by Cristian Curmei from https://www.autoevolution.com
2025 is not so far off. But if things work out as they should, it’s possible we could see something like this XT 500 H2O on our streets. Fingers crossed for this concept.
Yamaha’s XT 500 is an iconic two-wheeler. Manufactured between 1976-1989 with a four-stroke single cylinder engine, this enduro motorcycle pushed out a top speed of 82 mph (132km/h) and 28.03 lb-ft (38 Nm) of torque.
One of the main features of the XT was that the front tire was a whole three inches larger than the rear one. This allowed for it to be equally versatile on the road and off it. It’s to this motorcycle that Maxime Lefebvre, the author of this rendering, pays tribute. But I frankly can’t see much of a resemblance. Just look at this beast of imagination.
The initial design started with a spin on the retro body style, keeping true to the shape, but giving it a more modern appeal. From there, that design was taken and modified for specific purposes, resulting in three different models. The first concept was a smart bike, the second concept a lightweight version, and a third was dubbed the “Inexhaustible.”
But that wasn’t the end. Lefebvre took a shot and got together with the Yamaha design team and after the meeting was over, decided to go nuts and truly free up his creativity.
I wish I had a meme right now with Morpheus saying, “What if I told you that this motorcycle is designed to function only on water?” Nothing else. That’s right. The design includes an engine made to run solely on water. Composed of many smaller sections, each with its own specific function to keep you moving, but all of it centered around H2O as the fuel.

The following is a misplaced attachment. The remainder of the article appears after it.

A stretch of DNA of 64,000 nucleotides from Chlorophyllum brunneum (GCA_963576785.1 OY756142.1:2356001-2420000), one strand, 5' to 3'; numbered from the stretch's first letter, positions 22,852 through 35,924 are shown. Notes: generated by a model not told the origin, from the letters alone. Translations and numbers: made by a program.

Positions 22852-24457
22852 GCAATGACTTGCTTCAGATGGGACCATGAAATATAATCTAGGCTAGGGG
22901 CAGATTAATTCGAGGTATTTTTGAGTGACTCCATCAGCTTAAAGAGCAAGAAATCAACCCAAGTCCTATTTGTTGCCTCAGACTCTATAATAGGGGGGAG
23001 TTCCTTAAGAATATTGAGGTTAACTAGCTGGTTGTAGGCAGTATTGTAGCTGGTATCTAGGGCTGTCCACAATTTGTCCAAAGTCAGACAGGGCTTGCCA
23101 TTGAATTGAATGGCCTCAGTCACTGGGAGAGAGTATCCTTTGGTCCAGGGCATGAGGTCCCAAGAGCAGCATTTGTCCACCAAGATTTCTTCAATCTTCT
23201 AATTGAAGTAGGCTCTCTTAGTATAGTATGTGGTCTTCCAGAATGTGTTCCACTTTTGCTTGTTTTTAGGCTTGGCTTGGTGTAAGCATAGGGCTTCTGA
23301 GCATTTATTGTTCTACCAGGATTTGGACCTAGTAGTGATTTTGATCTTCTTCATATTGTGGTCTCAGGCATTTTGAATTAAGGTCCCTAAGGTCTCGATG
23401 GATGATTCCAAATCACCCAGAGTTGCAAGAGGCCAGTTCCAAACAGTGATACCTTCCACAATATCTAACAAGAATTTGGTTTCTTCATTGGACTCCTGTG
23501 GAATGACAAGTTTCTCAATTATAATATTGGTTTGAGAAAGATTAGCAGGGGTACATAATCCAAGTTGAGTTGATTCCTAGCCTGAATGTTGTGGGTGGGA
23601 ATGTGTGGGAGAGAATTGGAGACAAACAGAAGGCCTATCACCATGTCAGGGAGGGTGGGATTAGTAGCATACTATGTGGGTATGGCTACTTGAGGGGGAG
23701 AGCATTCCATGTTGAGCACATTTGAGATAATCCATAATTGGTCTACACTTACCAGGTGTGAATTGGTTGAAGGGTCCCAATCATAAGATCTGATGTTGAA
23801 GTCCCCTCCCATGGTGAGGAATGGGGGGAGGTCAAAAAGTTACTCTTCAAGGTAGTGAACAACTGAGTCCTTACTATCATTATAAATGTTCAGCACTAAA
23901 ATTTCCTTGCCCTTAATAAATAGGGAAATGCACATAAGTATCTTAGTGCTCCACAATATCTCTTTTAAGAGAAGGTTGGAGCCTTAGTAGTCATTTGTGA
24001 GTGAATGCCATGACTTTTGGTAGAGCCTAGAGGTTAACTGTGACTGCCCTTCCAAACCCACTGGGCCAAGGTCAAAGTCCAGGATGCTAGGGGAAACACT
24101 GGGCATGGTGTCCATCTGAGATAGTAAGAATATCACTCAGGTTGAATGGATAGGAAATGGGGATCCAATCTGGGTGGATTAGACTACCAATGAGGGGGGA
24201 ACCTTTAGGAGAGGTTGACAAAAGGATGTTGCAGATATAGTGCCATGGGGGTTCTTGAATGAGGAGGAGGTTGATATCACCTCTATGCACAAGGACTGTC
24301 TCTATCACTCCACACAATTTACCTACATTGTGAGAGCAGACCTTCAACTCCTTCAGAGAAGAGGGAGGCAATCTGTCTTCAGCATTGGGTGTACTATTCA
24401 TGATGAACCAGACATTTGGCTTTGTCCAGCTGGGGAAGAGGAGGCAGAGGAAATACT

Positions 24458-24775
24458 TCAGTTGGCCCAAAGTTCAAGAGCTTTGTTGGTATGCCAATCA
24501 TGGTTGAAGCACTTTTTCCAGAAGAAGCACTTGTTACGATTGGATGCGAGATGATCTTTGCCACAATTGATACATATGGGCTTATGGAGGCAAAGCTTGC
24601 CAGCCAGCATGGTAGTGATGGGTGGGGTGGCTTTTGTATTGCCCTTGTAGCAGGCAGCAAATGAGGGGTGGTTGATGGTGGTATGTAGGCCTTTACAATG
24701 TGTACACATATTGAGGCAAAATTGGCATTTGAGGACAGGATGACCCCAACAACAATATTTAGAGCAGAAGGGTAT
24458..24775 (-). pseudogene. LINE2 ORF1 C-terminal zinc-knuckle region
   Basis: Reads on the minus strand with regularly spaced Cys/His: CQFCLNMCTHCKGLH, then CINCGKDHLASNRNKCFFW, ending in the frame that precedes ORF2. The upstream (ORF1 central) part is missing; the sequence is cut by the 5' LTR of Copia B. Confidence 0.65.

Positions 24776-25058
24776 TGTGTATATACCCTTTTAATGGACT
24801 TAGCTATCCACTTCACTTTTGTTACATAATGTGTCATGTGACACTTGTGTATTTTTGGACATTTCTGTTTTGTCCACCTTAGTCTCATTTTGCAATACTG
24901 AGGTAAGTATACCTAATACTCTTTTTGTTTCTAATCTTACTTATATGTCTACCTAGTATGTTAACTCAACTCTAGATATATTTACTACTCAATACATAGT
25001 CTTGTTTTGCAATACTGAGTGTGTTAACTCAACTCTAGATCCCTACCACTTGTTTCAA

It should work like this. The main water tank holds the water and from there a pump feeds it into a pressure system where it can be used to power the engine at the rear of the bike. We have absolutely no details about the way the engine functions, and I’m sure this is no coincidence. If I designed a motor to function on water, only a select few would know about it.
But we have some info as to the components within the system. We can guess that the engine builds pressure and then shoots this pressurized water at the motor, basically the same way a water-wheel works.To do so the flow of water passes through an injector to make sure no pressure is lost.
The result of this type of engine should be a lack in noise. And because it runs on water, it’s considered environmentally sustainable.
The body has the classic enduro look with a few accents to make it more futuristic. After all, it is 2025. We can see a use of white, blue and black to highlight and designate components.
Let’s talk a little about the body and accents for the bike. The front fork breaks away from the classic tube design we’re used to. Large disk brakes and Yamaha calipers on both sides of the front wheel let you know this thing means business. Something I found neat was the steering mechanism for the bike. It doesn’t seem to be steered by conventional means. The handlebars and fork are not attached in any direct way. This leads me to believe that when you turn the handlebars a motor within the frame should take care of steering.
The rear swingarm houses the injection components of the motor that I mentioned earlier, but also the return system to pull unused water back into your tank. This same water is just to be used again, creating an endless flow of power. To take care of suspension, a heavy duty springless shock absorber gives you a smooth ride no matter your terrain.
The blue wheels have no specific purpose, they’re just for show, to accent the overall use of water in the bike. Another color variation exists too, dubbed the collector edition, it includes yellows instead of whites, and purples instead of blues.
If this thing ever makes out of the concept stages and into production, it will be marketed as inexpensive, lightweight, and within everyone’s reach.